Application of low-fermenting yeast Lachancea thermotolerans for the control of toxigenic fungi Aspergillus parasiticus, Penicillium verrucosum and Fusarium graminearum and their mycotoxins
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© 2018 by the authors. Licensee MDPI, Basel, Switzerland. Mycotoxins are important contaminants of food and feed. In this study, low fermenting yeast (Lachancea thermotolerans) and its derivatives were applied against toxigenic fungi and their mycotoxins. A. parasiticus, P. verrucosum and F. graminearum and their mycotoxins were exposed to yeast volatile organic compounds (VOCs) and cells, respectively. VOCs reduced significantly the fungal growth (up to 48%) and the sporulation and mycotoxin synthesis (up to 96%). Very interestingly, it was shown that even 7 yeast colonies reduced Fusarium’s growth and the synthesis of its mycotoxin, deoxynivalenol (DON). Moreover, decreasing yeast nutrient concentrations did not affect the inhibition of fungal growth, but reduced DON synthesis. In addition, inactivated yeast cells were able to remove up to 82% of the ochratoxin A (OTA). As an application of these findings, the potentialities of the VOCs to protect tomatoes inoculated with F. oxysporum was explored and showed that while in the presence of VOCs, no growth was observed of F. oxysporum on the inoculated surface areas of tomatoes, in the absence of VOCs, F. oxysporum infection reached up to 76% of the tomatoes’ surface areas. These results demonstrate that the application of yeasts and their derivatives in the agriculture and food industry might be considered as a very promising and safe biocontrol approach for food contamination.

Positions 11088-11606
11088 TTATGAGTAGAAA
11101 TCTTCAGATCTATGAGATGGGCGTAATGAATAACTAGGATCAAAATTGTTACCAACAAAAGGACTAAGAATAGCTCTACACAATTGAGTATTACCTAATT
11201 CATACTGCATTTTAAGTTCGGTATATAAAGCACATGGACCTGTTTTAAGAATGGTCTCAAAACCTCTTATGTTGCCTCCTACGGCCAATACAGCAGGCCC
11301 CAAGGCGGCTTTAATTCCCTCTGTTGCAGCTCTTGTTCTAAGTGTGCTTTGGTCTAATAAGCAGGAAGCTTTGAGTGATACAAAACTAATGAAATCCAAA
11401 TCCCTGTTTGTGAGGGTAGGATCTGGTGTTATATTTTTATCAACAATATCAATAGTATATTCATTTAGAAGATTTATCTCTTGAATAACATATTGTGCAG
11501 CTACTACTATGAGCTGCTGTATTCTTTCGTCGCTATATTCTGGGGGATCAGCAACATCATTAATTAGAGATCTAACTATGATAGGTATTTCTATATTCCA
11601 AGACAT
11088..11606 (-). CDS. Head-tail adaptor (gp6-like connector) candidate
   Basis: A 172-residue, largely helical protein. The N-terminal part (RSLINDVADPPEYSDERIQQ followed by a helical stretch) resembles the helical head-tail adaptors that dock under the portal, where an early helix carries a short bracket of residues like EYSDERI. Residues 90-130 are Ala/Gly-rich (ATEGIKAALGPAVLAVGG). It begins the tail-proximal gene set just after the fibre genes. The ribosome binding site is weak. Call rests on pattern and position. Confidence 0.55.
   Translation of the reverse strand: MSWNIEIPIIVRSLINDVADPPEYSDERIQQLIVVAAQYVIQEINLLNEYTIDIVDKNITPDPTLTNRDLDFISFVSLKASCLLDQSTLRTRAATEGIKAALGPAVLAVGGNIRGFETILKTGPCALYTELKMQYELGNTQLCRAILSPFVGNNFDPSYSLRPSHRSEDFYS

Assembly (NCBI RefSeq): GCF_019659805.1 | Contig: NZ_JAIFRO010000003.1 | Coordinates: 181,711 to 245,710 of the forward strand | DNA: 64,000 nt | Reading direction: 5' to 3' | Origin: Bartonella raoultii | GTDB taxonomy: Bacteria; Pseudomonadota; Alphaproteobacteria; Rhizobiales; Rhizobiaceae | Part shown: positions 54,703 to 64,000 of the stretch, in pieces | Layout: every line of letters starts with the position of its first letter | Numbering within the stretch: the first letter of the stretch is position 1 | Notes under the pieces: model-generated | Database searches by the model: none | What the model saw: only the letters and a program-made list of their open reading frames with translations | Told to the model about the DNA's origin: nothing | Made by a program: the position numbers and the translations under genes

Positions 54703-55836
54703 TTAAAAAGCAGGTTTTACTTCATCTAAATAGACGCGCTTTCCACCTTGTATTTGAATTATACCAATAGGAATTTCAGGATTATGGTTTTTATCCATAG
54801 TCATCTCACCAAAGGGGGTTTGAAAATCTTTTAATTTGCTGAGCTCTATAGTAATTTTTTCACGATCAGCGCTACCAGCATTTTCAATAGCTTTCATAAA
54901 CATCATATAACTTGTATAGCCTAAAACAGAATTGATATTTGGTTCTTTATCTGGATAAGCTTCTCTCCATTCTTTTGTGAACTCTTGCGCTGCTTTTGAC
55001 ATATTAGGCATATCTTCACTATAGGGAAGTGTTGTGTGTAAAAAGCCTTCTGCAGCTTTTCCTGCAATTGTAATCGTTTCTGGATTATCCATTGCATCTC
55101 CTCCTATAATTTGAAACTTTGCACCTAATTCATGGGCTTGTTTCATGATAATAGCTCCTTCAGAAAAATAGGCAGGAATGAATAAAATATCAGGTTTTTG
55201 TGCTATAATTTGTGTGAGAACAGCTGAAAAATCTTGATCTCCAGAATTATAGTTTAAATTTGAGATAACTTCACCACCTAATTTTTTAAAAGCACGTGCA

- Biological & Environmental Sciences [303 items ]